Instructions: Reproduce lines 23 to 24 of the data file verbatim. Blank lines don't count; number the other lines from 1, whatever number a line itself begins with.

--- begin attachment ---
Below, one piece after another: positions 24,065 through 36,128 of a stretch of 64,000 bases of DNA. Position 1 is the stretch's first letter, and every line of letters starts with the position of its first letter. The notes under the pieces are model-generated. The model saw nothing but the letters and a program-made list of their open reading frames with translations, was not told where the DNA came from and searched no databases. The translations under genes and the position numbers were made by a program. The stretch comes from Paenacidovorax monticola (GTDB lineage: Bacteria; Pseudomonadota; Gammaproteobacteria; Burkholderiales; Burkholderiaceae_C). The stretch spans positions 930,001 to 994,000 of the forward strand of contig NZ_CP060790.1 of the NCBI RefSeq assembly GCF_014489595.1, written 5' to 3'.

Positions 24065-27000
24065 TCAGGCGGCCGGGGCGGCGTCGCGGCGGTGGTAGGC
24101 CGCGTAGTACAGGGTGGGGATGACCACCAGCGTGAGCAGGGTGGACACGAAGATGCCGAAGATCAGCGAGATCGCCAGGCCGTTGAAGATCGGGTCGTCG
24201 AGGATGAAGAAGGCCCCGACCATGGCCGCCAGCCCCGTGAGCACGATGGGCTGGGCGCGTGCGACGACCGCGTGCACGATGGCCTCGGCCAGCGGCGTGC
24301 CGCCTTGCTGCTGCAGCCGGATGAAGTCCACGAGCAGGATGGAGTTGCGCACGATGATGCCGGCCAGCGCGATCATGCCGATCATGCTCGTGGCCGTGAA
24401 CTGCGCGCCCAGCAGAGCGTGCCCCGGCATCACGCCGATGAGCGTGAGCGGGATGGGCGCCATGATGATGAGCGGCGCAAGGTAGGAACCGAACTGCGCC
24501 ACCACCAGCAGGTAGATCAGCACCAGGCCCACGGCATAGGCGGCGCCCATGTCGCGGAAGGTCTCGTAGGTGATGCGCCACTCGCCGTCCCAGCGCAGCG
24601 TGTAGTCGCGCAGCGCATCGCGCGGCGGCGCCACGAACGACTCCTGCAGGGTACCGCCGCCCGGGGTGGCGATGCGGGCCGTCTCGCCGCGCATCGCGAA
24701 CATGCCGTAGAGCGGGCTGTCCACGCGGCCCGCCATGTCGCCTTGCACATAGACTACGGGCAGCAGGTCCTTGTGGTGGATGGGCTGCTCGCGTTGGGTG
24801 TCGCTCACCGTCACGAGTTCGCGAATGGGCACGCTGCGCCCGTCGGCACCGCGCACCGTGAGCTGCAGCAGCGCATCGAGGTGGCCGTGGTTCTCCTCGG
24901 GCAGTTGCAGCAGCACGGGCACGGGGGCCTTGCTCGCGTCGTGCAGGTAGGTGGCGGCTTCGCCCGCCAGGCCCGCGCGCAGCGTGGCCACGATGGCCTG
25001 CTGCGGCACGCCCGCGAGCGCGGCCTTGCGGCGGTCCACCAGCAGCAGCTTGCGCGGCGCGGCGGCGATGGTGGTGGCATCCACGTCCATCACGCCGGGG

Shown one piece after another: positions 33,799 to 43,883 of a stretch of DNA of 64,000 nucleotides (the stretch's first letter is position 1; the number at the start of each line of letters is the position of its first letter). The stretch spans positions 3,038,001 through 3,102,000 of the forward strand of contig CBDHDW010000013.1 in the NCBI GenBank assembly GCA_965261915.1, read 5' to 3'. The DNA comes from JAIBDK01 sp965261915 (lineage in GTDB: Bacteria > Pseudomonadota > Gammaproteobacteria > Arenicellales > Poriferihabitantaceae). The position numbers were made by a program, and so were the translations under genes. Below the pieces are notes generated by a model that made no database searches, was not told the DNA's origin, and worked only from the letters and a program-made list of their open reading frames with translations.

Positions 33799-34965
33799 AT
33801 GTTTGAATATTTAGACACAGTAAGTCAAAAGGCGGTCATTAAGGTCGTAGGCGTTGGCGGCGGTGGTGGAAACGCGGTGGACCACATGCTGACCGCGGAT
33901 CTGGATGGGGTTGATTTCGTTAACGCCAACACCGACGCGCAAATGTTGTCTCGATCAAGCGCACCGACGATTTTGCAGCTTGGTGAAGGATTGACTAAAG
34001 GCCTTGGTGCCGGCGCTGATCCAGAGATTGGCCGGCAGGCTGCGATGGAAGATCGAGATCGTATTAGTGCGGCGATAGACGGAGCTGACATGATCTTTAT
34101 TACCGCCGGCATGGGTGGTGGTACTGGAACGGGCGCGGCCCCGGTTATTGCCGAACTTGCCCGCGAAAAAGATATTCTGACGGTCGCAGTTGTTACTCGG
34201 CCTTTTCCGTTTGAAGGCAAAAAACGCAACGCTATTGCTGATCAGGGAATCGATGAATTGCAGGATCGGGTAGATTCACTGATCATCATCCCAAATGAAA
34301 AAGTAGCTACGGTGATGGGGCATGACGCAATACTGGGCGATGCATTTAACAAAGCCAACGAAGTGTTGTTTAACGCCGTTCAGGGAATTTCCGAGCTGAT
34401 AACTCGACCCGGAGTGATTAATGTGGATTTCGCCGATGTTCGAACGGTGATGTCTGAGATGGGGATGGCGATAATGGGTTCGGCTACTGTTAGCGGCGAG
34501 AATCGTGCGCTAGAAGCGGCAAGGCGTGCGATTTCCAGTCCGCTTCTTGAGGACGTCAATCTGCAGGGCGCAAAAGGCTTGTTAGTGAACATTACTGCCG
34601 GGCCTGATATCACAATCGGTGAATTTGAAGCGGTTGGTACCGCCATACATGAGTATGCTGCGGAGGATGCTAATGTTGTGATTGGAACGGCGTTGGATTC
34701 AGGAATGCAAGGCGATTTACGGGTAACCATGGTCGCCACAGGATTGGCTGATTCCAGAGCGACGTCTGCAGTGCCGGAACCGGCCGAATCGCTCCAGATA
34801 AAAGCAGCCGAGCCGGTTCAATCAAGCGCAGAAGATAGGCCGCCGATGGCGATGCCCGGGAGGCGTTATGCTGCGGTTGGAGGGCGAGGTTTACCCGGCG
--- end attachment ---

34401 AACTCGACCCGGAGTGATTAATGTGGATTTCGCCGATGTTCGAACGGTGATGTCTGAGATGGGGATGGCGATAATGGGTTCGGCTACTGTTAGCGGCGAG
34501 AATCGTGCGCTAGAAGCGGCAAGGCGTGCGATTTCCAGTCCGCTTCTTGAGGACGTCAATCTGCAGGGCGCAAAAGGCTTGTTAGTGAACATTACTGCCG